History of Hindwell

Hindwell Farm Bed & Breakfast

Welcome to Hindwell, a Grade 2 listed, Georgian Farmhouse situated in the beautiful, unspoilt lowland of the Radnor Valley, at the foot of the Radnor Forest, from where traditionally the HIND were said to have come down to drink at the WELL. The house overlooks the beautiful four and a half acre lake (or Well by tradition) and is of picturesque beauty enclosed by a backdrop of unspoilt Radnorshire Hills.

Location of our Bed & Breakfast

We are situated just 3 miles from the local market town of Kington, a walking haven, and 5 miles from Presteigne, once the County Town of Radnorshire. Surrounded by devastatingly beautiful, unspoilt countryside, these thriving border towns have many unique qualities that make them both a perfect destination and a base from which to explore, whether it be by foot, car, bike or horse.

We aim to accommodate for everyone, whether you require a peaceful break private fishing on our lake, a long stroll on foot across the Welsh Marches/Offas Dyke or simply navigating your way by horseback across the Radnorshire hills. A warm welcome awaits all.

Fishing and Stabling at Hindwell

We can provide stabling for your horses and assist you with local routes with some truely spectacular views. Our Summer house by the lake is an idyllic retreat for the keen fisherman or for those who enjoy absolute peace. We make provisions for fishing for residents only and a half day/day rate will apply in addition to the accommodation.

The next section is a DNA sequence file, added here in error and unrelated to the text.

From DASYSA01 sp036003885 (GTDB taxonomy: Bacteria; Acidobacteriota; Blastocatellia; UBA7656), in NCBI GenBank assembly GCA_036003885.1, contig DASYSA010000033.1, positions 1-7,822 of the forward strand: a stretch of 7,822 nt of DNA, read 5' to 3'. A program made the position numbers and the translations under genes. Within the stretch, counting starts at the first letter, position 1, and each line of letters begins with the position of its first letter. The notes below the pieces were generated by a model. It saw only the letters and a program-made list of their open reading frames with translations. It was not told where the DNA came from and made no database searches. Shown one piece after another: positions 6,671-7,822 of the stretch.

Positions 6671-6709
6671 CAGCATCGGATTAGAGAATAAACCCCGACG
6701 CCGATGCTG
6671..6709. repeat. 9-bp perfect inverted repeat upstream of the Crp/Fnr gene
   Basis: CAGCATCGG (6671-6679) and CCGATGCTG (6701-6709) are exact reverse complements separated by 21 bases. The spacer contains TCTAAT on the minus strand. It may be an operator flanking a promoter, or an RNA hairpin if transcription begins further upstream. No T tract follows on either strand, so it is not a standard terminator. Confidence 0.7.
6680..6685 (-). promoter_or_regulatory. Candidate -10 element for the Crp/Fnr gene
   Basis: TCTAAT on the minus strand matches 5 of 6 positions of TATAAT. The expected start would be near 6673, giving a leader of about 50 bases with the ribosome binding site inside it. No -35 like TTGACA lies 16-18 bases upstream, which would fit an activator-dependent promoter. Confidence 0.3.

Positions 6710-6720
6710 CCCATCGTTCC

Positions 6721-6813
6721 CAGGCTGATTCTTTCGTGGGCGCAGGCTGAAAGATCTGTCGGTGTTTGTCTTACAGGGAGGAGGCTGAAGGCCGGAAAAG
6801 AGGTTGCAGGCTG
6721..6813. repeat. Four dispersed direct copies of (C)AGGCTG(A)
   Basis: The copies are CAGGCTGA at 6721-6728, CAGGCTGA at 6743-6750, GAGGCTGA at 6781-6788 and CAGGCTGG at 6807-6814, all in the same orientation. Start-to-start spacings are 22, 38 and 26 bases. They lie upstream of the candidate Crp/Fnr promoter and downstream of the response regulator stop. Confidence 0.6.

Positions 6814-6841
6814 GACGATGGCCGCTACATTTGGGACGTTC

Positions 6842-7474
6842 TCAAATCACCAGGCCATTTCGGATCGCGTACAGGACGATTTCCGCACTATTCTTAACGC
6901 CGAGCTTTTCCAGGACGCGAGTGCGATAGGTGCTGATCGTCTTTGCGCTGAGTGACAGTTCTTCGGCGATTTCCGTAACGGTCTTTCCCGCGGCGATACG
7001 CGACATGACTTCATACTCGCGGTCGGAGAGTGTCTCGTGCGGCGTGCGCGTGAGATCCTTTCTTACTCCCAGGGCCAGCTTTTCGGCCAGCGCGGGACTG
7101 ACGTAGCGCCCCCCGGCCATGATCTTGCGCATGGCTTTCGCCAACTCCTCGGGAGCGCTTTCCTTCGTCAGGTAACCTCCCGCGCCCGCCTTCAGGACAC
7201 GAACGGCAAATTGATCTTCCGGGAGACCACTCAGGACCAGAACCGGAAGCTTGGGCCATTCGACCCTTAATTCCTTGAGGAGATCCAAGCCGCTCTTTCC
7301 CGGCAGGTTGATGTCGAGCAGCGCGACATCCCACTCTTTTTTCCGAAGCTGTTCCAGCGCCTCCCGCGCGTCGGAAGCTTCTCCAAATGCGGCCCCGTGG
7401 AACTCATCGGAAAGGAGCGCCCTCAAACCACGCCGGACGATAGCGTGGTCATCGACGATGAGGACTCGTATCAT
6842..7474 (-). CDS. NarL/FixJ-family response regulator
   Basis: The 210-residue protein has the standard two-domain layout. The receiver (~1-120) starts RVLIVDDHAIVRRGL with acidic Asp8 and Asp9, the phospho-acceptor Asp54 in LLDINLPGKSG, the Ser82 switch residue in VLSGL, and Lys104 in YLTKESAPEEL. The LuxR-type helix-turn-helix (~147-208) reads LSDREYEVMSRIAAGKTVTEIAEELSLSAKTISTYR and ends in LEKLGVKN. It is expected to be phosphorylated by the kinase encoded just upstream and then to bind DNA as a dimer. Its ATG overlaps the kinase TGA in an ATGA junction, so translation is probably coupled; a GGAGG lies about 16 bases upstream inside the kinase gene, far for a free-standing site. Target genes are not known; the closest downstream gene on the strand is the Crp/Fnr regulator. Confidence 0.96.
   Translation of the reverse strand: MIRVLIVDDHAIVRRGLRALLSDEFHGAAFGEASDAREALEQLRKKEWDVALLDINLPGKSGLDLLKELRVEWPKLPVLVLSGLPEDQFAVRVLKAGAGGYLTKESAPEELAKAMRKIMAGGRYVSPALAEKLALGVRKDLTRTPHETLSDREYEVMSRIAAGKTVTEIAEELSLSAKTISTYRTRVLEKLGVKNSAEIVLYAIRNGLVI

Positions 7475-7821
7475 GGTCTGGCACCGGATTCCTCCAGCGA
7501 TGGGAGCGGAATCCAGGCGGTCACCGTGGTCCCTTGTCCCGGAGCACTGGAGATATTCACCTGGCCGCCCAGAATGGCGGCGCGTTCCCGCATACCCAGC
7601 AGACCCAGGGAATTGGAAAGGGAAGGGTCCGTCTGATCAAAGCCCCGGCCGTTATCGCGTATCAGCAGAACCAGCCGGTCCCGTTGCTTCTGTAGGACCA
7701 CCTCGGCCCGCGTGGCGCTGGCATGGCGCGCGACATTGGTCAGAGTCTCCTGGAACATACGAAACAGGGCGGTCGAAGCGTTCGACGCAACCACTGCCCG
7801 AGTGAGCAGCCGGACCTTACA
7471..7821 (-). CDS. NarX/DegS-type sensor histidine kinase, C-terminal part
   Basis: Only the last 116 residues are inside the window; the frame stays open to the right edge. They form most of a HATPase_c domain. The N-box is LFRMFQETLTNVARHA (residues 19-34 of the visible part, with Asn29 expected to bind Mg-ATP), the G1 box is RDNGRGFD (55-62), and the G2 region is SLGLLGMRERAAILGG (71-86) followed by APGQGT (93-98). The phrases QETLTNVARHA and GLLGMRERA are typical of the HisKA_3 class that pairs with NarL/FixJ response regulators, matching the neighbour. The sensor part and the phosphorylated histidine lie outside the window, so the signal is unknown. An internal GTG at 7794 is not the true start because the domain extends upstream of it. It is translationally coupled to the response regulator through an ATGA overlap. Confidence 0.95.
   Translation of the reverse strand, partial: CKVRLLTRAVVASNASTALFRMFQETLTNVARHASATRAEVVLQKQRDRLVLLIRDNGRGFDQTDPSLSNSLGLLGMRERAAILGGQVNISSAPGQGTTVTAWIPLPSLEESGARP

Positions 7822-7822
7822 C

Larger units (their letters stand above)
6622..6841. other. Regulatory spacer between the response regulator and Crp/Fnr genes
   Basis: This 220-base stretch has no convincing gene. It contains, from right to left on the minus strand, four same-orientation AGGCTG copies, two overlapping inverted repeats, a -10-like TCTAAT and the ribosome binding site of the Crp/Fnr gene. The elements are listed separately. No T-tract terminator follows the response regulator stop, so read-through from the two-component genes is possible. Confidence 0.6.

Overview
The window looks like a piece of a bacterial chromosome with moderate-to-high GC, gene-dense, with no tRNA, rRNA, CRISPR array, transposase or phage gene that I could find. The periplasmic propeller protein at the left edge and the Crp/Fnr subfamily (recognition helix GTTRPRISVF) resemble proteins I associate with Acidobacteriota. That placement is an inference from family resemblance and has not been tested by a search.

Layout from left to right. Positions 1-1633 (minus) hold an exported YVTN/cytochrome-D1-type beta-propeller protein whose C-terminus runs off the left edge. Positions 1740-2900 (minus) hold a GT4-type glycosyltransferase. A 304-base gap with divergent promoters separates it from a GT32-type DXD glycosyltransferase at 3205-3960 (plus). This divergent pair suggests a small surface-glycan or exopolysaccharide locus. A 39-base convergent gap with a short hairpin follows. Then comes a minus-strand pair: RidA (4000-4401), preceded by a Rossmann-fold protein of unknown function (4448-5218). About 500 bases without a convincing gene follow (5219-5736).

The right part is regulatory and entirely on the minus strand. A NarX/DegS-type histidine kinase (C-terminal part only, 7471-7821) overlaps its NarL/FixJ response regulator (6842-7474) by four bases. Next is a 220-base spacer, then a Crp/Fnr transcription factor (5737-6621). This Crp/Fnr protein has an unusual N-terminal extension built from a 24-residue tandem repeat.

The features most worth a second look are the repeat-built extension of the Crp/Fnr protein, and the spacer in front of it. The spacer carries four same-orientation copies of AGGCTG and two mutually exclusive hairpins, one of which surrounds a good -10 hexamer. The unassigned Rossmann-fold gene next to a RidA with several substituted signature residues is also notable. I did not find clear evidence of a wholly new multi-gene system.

A Brief History about Hindwell

The Romans built a fort adjacent to the lakes spring-fed waters and it is assumed that beneath the lake lies the site of a Roman bathhouse.  In the Nineteenth Century, Hindwell became the Welsh Holiday retreat of the famous poet William Wordsworth, when Hindwell was owned by the Hutchinson Family.

William to Mary – 11th August 1810

“The house (Hindwell) is comfortable and its situation beside the pool, and the pool itself, quite charming and far beyond my expectations……..The view from the window is truly delightful and shows beautifully the great importance of still water in landscape……yesterday I caught a very nice fry, eleven, several of them more than half a pound a piece.”

Later in the Nineteenth Century, Hindwell was a stronghold of Quakerism.  Today the lake and the farmhouse form the centre of a traditional sheep, beef and arable farm.

The Radnor valley is steeped in archaeological history and has recently been featured in the BBC One documentary with Hugh Edwards – ‘How the West was Won’.  The initial episode ‘The Story of Wales’ saw Huw walking through oak woodland on the Hindwell estate as the posts of the Hindwell Neolitic Palisaded Enclosure sprang magically into view.   A truly remarkable programme highlighting the importance of the Radnor Valley during the Neolithic period.

We invite you to come and stay with us at Hindwell and experience the beauty and solitude that was found by Wordsworth himself.  With large elegant en-suite rooms overlooking the lake and a traditional hearty farmhouse breakfast, you can indulge in the beauty that is Hindwell.